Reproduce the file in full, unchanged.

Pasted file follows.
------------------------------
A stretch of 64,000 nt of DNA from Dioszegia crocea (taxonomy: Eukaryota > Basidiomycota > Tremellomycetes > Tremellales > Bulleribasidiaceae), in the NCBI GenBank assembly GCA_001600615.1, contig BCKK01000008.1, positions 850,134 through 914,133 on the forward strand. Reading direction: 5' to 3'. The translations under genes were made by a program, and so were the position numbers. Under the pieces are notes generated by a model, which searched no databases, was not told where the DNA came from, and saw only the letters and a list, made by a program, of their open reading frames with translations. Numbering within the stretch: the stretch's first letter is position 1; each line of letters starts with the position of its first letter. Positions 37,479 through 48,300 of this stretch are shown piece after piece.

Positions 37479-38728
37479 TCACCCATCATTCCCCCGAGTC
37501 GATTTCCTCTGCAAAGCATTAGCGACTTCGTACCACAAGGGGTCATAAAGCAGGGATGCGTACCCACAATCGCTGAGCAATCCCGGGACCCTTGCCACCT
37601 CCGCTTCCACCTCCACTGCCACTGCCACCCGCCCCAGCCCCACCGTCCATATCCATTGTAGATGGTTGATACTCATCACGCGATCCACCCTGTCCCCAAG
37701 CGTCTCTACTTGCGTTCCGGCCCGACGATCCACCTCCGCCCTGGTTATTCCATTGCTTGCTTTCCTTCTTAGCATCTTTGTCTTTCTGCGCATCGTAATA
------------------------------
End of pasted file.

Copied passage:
A stretch of 64,000 nt of DNA from Dioszegia crocea (taxonomy: Eukaryota > Basidiomycota > Tremellomycetes > Tremellales > Bulleribasidiaceae), in the NCBI GenBank assembly GCA_001600615.1, contig BCKK01000008.1, positions 850,134 through 914,133 on the forward strand. Reading direction: 5' to 3'. The translations under genes were made by a program, and so were the position numbers. Under the pieces are notes generated by a model, which searched no databases, was not told where the DNA came from, and saw only the letters and a list, made by a program, of their open reading frames with translations. Numbering within the stretch: the stretch's first letter is position 1; each line of letters starts with the position of its first letter. Positions 37,479 through 48,300 of this stretch are shown piece after piece.

Positions 37479-38728
37479 TCACCCATCATTCCCCCGAGTC
37501 GATTTCCTCTGCAAAGCATTAGCGACTTCGTACCACAAGGGGTCATAAAGCAGGGATGCGTACCCACAATCGCTGAGCAATCCCGGGACCCTTGCCACCT
37601 CCGCTTCCACCTCCACTGCCACTGCCACCCGCCCCAGCCCCACCGTCCATATCCATTGTAGATGGTTGATACTCATCACGCGATCCACCCTGTCCCCAAG
37701 CGTCTCTACTTGCGTTCCGGCCCGACGATCCACCTCCGCCCTGGTTATTCCATTGCTTGCTTTCCTTCTTAGCATCTTTGTCTTTCTGCGCATCGTAATA